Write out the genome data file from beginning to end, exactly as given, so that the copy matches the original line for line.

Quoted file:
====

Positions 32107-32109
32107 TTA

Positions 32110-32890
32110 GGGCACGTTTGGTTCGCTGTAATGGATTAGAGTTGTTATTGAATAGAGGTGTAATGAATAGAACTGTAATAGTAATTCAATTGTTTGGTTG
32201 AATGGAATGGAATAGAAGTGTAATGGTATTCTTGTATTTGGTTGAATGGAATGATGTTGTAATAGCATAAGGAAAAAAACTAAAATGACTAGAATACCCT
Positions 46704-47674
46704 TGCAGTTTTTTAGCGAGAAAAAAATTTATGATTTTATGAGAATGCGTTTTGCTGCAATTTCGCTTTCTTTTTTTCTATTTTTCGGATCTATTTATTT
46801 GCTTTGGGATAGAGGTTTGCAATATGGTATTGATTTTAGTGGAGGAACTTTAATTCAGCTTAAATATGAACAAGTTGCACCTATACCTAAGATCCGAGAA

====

Positions 32107-32109
32107 TTA

Positions 32110-32890
32110 GGGCACGTTTGGTTCGCTGTAATGGATTAGAGTTGTTATTGAATAGAGGTGTAATGAATAGAACTGTAATAGTAATTCAATTGTTTGGTTG
32201 AATGGAATGGAATAGAAGTGTAATGGTATTCTTGTATTTGGTTGAATGGAATGATGTTGTAATAGCATAAGGAAAAAAACTAAAATGACTAGAATACCCT
Positions 46704-47674
46704 TGCAGTTTTTTAGCGAGAAAAAAATTTATGATTTTATGAGAATGCGTTTTGCTGCAATTTCGCTTTCTTTTTTTCTATTTTTCGGATCTATTTATTT
46801 GCTTTGGGATAGAGGTTTGCAATATGGTATTGATTTTAGTGGAGGAACTTTAATTCAGCTTAAATATGAACAAGTTGCACCTATACCTAAGATCCGAGAA